Tommy Flanagan | Picture
American pianist, composer, and combo leader. Born Detroit, March
16 1930. Died November 16 2001 in New York City.
"There are few greater pleasures in life than spending time in the
company of Tommy Flanagan. Long a master of his demanding art and craft,
he has reached a level that only a chosen few can attain. The beautiful
stories this poet of jazz has told us (...) should be cherished, but they
are just a prelude to what's in store when hearing him in the flesh"
(Dan Morgenstern, member of The International JAZZPAR Committee, in liner
notes for the album Jazz Poet).
Flanagan grew up in Detroit in an environment and musical
atmosphere, which fostered many gifted players. To him like all the others
New York was the magnet. In 1956 he arrived there with a good part of
the jazz tradition as his ballast. In The Big Apple Flanagan's first gig
was substituting Bud Powell at Birdland. Right away he started to build
up his reputation as the neo-bop piano player par excellence. Soon he
made timeless contributions to a long list of now classic jazz albums
including Miles Davis' Collectors' Items (1956), Sonny Rollins'
Saxophone Colossus (the same year), and John Coltrane's Giant
Steps (1959). For example Coleman Hawkins and J. J. Johnson also took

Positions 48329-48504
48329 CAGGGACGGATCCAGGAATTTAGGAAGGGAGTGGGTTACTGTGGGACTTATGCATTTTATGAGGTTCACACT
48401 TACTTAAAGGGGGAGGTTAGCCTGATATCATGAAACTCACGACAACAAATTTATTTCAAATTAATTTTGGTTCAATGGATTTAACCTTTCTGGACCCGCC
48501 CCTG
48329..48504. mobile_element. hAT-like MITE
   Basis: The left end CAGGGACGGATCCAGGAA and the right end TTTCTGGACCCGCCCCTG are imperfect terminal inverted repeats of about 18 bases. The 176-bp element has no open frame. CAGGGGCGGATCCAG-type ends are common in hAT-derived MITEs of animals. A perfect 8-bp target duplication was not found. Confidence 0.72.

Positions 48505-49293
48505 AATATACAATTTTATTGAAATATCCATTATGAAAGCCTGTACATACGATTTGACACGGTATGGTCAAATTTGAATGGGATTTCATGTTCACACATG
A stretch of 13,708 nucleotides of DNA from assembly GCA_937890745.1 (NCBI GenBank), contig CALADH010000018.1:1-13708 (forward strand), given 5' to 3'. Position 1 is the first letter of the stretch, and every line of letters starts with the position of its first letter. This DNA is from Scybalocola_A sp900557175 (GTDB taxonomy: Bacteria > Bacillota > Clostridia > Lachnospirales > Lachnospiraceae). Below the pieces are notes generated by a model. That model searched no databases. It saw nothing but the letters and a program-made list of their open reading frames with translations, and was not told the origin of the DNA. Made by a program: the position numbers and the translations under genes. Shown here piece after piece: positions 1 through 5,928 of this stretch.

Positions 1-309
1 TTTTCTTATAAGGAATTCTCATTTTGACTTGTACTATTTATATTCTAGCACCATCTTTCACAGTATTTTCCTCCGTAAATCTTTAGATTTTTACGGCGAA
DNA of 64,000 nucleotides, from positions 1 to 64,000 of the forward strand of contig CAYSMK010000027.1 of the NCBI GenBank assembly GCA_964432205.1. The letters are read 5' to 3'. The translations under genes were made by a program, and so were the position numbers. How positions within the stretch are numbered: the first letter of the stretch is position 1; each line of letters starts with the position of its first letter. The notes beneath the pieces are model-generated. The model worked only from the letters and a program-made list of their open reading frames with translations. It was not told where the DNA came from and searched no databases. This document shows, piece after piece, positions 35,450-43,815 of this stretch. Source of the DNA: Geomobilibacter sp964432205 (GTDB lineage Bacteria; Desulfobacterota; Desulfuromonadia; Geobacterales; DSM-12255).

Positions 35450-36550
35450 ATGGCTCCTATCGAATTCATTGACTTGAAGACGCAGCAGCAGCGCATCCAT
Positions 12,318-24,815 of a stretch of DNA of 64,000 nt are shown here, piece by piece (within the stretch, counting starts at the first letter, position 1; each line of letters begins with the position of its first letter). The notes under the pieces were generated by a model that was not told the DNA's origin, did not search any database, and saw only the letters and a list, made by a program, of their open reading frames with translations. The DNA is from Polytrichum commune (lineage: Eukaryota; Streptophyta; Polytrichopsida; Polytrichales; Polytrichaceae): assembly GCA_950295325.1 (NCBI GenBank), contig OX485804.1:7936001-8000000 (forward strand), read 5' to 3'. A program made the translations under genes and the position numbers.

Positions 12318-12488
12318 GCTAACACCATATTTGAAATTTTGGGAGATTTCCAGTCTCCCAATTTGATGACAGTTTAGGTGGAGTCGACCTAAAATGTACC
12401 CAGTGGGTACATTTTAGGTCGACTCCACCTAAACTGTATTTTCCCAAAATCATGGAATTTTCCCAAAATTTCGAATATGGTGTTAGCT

advantage of Flanagan's talents.
Now Tommy Flanagan was firmly established as one of
the most convincing, comprehensive, and authoritative jazz piano players
of that time, both as soloist and as accompanist. The second part of his
career was marked by his long-term cooperation with Ella Fitzgerald (1963-65
and 1968-78), being her pianist and musical director. During that period
Flanagan to some extent withdrew from public attention and concentrated
on the demanding role of an accompanist.
The third part of Tommy Flanagan's career wais that
of the independent soloist and combo leader, finally emancipating himself
from the limitations of just being a musicians' musician. Especially the
Flanagan trios including piano, bass, and drums established a standard
by which other such trios are measured, cf. his many LPs/CDs, which are
admired of ardent fans all over the world. During JAZZPAR 1993 still one
more album was added to his extensive discography.
Flanagan's style is originally rooted in an attempt
to combine Teddy Wilson's delicacy and logic, Art Tatum's touch and technique,
and Nat King Cole's bright attack and energy. Later Flanagan experienced
Bud Powell's inventiveness and feverish pace. Of course Charlie Parker's
music too had a breathtaking and lasting impact.
Through the years Flanagan's playing was further elaborated
and refined. He contributed an almost endless series of extremely well-formed
and logical, both beautifully poetic and spell-binding expressive statements.
During a single selection he was able to conjure up an astonishing variety
of moods. His music is characterized by a light touch and sparse lines,
by elegant single-note melodic runs in the right hand varying with unexpected
percussive accents and two or three note chords in the left.
Tommy Flanagan received a number of international awards.
He was elected as the number one jazz pianist 1992 by Down Beat International
Critics Poll. Four of his albums have been nominated for a Grammy. Flanagan
manifested himself as a true all time giant of modern jazz piano. Universally
respected, he played quite his own sort of timeless, charming, and cool
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